Frailty in patients with acute coronary syndrome: comparison between tools for comprehensive geriatric assessment and the Tilburg Frailty Indicator
Authors Uchmanowicz I, Lisiak M, Wontor R, Łoboz-Grudzień K
Received 29 November 2014
Accepted for publication 7 January 2015
Published 3 March 2015 Volume 2015:10 Pages 521—529
Checked for plagiarism Yes
Review by Single anonymous peer review
Peer reviewer comments 3
Editor who approved publication: Dr Richard Walker
Izabella Uchmanowicz,1 Magdalena Lisiak,1 Radosław Wontor,2 Krystyna Łoboz-Grudzień1,2
1Department of Clinical Nursing, Wrocław Medical University, Wrocław, Poland; 2Department of Cardiology, T Marciniak Memorial Hospital, Wrocław, Poland
Purpose: It is a known fact that age is a strong predictor of adverse events in acute coronary syndrome (ACS). In this context, the main risk factor in elderly patients, ie, frailty syndrome, gains special importance. The availability of tools to identify frail people is relevant for both research and clinical purposes. The purpose of this study was to investigate the correlation of a scale for assessing frailty – the Tilburg Frailty Indicator (TFI) and its domains (mental and physical) – with other research tools commonly used for comprehensive geriatric assessment in patients with ACS.
Patients and methods: The study covered 135 people and was carried out in the cardiology ward at T Marciniak Lower Silesian Specialist Hospital in Wroclaw, Poland. The patients were admitted with ACS. ST segment elevation myocardial infarction and non-ST segment elevation myocardial infarction were defined by the presence of certain conditions in reference to the literature. The Polish adaptation of the TFI was used for the frailty syndrome assessment, which was compared to other single measures used in geriatric assessment: the Mini-Mental State Examination (MMSE), the Hospital Anxiety and Depression Scale (HADS), and Katz Index of Independence in Activities of Daily Living (ADLs).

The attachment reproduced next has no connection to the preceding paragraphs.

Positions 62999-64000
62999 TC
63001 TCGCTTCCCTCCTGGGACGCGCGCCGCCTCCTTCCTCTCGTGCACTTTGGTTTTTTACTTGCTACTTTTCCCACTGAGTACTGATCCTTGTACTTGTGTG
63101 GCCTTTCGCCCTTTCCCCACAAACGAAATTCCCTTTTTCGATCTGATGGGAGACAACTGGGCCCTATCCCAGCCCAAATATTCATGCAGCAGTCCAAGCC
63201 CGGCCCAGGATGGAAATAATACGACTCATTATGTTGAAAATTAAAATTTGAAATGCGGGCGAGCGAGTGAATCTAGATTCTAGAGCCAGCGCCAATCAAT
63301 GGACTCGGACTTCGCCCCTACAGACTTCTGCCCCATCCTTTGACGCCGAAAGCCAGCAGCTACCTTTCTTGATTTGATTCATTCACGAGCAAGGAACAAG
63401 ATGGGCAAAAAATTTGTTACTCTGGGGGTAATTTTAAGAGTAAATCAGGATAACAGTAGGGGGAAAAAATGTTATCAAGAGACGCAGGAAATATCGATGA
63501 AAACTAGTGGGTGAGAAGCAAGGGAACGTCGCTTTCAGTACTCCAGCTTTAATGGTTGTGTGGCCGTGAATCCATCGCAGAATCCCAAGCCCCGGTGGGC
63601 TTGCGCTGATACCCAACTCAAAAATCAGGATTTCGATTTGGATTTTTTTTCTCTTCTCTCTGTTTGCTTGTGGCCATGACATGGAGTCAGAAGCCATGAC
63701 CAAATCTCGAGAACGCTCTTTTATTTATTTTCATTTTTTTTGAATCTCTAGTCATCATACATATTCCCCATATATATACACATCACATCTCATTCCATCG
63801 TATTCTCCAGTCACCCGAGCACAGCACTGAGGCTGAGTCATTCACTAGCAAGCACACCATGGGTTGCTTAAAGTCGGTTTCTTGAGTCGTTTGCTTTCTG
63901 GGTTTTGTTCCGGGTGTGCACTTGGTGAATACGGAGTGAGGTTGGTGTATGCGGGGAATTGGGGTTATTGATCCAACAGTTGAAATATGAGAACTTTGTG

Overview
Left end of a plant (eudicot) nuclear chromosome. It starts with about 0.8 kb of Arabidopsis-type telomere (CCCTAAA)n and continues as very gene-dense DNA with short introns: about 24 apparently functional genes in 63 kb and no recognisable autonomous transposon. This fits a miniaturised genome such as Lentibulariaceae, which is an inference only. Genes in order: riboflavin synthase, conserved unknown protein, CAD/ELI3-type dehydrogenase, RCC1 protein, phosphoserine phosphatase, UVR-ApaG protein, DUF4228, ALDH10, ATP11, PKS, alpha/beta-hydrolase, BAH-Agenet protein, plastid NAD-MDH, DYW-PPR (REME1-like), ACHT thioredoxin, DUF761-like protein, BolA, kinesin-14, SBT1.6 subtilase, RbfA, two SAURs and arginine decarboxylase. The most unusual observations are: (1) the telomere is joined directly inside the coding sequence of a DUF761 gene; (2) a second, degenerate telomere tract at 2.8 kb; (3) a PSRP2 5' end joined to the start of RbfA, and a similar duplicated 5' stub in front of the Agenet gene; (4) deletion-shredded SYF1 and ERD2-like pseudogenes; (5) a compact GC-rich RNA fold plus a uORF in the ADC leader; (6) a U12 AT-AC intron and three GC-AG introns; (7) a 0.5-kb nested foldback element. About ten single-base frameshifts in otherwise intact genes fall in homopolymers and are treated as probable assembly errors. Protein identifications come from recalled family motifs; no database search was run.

Results: The mean TFI value in the studied group amounted to 7.13±2.81 (median: 7, interquartile range: 5–9, range [0, 14]). Significant correlations were demonstrated between the values of the TFI and other scales: positive for HADS (r=0.602, P<0.001) and the reverse for MMSE (r=-0.603, P<0.001) and IADL (r=-0.462, P<0.001). Patients with a TFI score ≥5 revealed considerably higher values on HADS (P<0.001) and considerably lower values on the MMSE (P<0.001) and IADL scales (P=0.001).
Conclusion: The results for the TFI comply with the results of other scales (MMSE, HADS, ADL, IADL), which confirm the credibility of the Polish adaptation of the tool. Stronger correlations were observed for mental components and the mental scales turned out to be independently related to the TFI in a multidimensional analysis.
Keywords: frailty syndrome, acute coronary syndrome, screening tools, elderly
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